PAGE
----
A Classical Republican in Eighteenth-Century France: The Political Thought of Mably

A Classical Republican in Eighteenth-Century France: The Political Thought of Mably

A Classical Republican in Eighteenth-Century France: The Political Thought of Mably

A Classical Republican in Eighteenth-Century France: The Political Thought of Mably

Synopsis

Mably emerges as a central figure in the history of republican thought in the era of the Enlightenment and the French Revolution. Wright also presents his own conclusions about the character of classical republicanism in France.

Excerpt

Where would the history of ideas be without that familiar figure, the "unjustly neglected" thinker who enjoyed a vast reputation in his or her lifetime, only to fall into an unaccountable oblivion at some later point? Often enough, of course, closer inspection reveals either that this neglect has been exaggerated for rhetorical purposes, or that it is in fact perfectly justified. Nevertheless, it does sometimes happen that important thinkers escape the attention they deserve from historians of ideas. The subject of this study, Gabriel Bonnot de Mably, is surely one of these. By any reckoning, Mably, whose public career as a writer extended from 1740 to the eve of the French Revolution, was a major figure in the intellectual life of eighteenth- century France. It is impossible to work in the fields of the Enlightenment and the French Revolution without encountering his name at every turn. Indeed, the Revolution may have raised Mably's reputation to a higher level than he enjoyed in his lifetime, winning him notoriety that persisted throughout most of the nineteenth century.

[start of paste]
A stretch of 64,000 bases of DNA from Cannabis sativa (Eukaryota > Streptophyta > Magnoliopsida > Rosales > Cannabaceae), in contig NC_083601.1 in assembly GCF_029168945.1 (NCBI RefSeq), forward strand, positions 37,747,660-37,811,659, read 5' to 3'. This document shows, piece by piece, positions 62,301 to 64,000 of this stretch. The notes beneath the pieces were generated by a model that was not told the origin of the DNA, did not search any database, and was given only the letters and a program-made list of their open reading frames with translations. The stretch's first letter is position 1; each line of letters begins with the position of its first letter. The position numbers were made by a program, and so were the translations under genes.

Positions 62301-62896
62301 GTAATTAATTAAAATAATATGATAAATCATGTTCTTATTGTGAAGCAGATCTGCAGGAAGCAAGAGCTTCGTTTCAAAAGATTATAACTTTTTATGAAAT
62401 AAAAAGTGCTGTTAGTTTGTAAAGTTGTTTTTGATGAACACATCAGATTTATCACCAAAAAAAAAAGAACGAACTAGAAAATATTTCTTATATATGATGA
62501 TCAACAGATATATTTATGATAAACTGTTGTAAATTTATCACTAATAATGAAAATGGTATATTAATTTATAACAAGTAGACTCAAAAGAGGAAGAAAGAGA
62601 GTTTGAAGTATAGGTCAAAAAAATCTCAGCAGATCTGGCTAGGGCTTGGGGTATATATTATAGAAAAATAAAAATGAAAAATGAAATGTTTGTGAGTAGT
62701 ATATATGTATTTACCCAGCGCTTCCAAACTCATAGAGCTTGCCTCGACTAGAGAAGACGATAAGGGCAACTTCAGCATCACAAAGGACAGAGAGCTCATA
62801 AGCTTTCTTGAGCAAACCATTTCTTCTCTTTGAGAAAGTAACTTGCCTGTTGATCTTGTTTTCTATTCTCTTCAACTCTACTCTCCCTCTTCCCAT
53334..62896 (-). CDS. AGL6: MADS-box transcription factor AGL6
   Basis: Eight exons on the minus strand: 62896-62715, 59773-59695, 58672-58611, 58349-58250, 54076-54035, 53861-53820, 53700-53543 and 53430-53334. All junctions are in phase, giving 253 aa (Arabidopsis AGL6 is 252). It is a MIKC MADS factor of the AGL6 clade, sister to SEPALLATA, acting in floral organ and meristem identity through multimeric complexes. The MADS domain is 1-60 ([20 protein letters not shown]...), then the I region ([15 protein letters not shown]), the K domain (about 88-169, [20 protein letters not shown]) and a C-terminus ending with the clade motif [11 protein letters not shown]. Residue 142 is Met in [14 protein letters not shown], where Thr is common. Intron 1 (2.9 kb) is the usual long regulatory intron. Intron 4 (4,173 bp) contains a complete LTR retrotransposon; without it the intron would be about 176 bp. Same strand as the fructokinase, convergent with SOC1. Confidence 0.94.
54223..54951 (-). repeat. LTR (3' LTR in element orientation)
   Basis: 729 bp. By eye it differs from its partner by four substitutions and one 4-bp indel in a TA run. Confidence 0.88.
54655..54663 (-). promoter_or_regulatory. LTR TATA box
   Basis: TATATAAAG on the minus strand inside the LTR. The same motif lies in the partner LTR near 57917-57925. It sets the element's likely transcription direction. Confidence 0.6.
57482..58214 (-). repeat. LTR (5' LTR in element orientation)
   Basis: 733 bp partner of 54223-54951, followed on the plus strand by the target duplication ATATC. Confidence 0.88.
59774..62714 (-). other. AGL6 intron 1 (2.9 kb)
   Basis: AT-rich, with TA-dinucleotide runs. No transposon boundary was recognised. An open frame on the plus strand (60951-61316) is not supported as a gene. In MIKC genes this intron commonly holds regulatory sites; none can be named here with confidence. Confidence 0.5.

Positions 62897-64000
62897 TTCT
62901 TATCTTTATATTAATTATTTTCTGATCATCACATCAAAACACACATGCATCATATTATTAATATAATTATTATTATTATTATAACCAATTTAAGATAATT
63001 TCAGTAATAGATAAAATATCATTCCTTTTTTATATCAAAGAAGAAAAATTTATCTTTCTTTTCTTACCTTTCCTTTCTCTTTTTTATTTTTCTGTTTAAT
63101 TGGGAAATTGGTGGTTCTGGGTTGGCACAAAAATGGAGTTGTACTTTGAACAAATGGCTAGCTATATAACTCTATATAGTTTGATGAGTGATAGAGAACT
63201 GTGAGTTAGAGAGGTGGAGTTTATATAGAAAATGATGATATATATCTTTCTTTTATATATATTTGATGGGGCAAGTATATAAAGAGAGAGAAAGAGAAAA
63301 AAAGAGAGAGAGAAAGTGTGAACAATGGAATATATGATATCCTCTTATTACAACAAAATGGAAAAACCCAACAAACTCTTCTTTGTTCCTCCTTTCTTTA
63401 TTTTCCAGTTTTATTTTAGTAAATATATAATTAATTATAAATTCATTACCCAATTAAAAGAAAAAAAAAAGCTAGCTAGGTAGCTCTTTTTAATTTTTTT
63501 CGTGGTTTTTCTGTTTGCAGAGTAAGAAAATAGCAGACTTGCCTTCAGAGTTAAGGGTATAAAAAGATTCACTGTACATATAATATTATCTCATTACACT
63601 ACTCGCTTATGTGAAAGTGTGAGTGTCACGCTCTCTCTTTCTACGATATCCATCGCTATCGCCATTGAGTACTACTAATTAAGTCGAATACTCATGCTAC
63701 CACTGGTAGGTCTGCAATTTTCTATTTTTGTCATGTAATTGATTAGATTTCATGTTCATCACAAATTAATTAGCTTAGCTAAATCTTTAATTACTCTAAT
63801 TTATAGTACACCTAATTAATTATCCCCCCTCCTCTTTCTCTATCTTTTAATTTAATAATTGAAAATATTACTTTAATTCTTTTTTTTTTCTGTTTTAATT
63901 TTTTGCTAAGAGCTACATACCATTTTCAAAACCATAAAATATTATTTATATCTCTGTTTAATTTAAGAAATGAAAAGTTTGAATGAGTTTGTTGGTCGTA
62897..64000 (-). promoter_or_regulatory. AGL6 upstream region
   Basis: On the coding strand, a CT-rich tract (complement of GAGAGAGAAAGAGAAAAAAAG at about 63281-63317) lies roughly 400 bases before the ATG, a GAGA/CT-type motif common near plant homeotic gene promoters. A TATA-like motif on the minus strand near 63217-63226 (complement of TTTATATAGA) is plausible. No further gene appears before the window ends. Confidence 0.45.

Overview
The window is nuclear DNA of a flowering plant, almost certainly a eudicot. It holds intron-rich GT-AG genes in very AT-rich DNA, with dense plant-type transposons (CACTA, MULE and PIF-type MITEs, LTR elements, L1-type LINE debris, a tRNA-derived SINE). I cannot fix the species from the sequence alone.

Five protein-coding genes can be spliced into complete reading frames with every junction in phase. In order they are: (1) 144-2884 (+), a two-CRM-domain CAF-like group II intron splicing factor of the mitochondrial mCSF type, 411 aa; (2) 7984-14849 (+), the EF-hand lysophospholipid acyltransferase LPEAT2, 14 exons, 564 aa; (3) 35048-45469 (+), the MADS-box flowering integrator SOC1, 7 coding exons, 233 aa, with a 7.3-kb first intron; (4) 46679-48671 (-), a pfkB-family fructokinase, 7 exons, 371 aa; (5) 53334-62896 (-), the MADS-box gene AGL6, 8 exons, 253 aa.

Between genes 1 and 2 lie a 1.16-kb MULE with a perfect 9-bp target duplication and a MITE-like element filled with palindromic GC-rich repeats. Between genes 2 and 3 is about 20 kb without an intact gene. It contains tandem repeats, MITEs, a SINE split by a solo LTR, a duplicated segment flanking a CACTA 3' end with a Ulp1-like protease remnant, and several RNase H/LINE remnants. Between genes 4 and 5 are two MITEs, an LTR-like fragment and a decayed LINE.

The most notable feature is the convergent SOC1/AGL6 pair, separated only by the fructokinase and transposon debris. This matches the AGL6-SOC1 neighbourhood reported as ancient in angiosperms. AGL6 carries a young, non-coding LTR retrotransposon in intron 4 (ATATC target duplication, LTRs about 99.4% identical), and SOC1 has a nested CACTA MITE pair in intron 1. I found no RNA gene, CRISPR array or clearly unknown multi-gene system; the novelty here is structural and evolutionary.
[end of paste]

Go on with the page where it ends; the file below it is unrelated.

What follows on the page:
Yet for all his contemporary and posthumous fame and impact, Mably has never been the subject of more than a very modest scholarly literature. This neglect is nowhere more evident than in the world of Anglo-American scholarship--it has been more than sixty years since the appearance of the only survey of his life and thought in English. The chief purpose of this book, whose form is that of an intellectual biography, is simply to fill this gap. At the same time, this study also presents a novel interpretation of Mably's thought. When twentieth-century scholars have looked at Mably, they have tended to portray him in two sharply contrasted ways--either as a fundamentally progressive thinker, one of a handful of utopian communists of the French Enlightenment and thus a "precursor" of . . .

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